Investigating the impact of observation errors on the statistical performance of network-based diffusion analysis.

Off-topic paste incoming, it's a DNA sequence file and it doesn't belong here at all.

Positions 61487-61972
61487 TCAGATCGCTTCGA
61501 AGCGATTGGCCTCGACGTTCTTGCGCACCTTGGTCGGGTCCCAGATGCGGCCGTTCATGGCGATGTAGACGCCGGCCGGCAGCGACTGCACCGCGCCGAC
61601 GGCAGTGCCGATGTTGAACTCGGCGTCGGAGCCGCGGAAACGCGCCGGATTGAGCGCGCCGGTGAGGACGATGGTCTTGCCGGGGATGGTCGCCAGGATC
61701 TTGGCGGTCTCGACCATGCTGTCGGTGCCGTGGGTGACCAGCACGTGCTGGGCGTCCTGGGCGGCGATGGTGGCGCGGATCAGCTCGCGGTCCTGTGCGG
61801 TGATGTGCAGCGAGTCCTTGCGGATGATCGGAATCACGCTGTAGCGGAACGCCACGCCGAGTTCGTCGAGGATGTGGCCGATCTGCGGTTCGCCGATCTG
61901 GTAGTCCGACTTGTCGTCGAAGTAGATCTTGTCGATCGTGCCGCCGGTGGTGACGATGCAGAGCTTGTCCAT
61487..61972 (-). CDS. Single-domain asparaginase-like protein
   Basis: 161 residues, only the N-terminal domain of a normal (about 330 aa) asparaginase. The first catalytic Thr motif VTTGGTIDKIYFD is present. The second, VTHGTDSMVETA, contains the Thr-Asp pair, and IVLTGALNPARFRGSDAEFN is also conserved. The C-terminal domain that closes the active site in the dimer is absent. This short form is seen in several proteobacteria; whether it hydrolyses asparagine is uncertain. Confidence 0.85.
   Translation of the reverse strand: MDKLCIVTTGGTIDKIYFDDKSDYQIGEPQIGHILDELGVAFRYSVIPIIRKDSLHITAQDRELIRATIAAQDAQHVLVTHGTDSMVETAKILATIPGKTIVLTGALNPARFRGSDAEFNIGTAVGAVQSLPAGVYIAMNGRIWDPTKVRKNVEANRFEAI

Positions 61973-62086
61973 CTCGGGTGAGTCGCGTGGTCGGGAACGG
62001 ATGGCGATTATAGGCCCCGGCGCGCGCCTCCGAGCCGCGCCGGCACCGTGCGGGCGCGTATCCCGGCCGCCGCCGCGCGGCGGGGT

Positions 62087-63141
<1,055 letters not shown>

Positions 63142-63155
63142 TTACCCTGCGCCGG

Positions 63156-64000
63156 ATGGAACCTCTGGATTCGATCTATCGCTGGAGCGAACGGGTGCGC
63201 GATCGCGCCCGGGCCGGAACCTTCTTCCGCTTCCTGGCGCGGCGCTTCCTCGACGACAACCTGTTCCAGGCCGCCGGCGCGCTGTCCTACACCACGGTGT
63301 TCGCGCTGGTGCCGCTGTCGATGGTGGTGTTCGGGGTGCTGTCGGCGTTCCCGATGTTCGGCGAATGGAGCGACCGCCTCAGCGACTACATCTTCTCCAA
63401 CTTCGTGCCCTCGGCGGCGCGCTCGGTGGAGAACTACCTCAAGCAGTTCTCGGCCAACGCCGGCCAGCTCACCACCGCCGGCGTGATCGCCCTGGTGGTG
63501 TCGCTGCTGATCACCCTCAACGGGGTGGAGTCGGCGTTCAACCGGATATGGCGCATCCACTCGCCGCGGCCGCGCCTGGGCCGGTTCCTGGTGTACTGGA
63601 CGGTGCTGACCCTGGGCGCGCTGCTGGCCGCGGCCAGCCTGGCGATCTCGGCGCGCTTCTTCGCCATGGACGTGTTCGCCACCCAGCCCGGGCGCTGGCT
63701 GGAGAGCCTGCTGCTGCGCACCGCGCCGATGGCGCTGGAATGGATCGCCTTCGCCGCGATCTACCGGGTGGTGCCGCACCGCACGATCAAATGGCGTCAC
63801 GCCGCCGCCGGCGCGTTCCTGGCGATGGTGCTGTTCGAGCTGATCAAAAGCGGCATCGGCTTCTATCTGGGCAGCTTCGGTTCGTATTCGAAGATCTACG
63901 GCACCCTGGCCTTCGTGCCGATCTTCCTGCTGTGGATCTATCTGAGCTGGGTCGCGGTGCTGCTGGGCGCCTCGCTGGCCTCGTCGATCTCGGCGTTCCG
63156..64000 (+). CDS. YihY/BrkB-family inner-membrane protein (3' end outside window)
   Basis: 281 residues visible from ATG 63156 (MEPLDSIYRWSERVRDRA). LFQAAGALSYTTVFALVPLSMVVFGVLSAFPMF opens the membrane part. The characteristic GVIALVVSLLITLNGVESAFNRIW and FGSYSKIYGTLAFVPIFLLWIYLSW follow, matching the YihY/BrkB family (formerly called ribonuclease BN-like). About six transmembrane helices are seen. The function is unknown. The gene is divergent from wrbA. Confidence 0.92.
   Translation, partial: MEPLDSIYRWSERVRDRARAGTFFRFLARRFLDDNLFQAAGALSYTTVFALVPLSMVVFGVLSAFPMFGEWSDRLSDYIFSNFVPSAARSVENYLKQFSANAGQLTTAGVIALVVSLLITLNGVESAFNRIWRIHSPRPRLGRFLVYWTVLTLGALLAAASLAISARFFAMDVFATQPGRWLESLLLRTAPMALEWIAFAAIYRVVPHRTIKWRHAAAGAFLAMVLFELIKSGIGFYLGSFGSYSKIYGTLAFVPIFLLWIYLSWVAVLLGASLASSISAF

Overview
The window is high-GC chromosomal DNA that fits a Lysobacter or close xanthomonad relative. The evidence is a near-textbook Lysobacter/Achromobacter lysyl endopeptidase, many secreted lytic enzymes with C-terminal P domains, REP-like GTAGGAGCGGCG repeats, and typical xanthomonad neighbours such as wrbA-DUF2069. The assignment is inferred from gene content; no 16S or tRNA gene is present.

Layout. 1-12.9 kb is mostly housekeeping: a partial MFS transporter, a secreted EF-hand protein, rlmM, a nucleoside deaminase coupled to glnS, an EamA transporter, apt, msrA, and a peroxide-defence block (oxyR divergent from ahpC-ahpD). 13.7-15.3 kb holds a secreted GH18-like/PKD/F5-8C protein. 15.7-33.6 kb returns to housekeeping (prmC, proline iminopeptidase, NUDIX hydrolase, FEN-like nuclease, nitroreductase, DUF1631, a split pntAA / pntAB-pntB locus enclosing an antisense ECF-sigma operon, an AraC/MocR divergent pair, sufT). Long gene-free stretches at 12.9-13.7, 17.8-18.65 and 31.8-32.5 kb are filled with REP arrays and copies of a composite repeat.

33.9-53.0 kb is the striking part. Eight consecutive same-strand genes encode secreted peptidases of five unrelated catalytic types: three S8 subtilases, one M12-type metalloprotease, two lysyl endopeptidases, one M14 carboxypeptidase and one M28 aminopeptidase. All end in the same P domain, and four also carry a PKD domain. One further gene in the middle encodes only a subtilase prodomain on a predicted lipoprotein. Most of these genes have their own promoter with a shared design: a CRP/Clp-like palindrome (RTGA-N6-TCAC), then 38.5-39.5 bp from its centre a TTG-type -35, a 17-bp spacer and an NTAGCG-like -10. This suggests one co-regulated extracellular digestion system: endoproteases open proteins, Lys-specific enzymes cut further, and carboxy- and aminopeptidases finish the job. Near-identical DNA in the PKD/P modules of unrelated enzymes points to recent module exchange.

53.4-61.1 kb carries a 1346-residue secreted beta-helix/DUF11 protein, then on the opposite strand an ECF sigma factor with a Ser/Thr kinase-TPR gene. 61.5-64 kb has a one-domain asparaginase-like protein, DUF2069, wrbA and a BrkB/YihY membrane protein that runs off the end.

Experiments in captivity have provided evidence for social learning, but it remains challenging to demonstrate social learning in the wild. Recently, we developed network-based diffusion analysis (NBDA; 2009) as a new approach to inferring social learning from observational data. NBDA fits alternative models of asocial and social learning to the diffusion of a behavior through time, where the potential for social learning is related to a social network. Here, we investigate the performance of NBDA in relation to variation in group size, network heterogeneity, observer sampling errors, and duration of trait diffusion. We find that observation errors, when severe enough, can lead to increased Type I error rates in detecting social learning. However, elevated Type I error rates can be prevented by coding the observed times of trait acquisition into larger time units. Collectively, our results provide further guidance to applying NBDA and demonstrate that the method is more robust to sampling error than initially expected. Supplemental materials for this article may be downloaded from http://lb.psychonomic-journals.org/content/supplemental.
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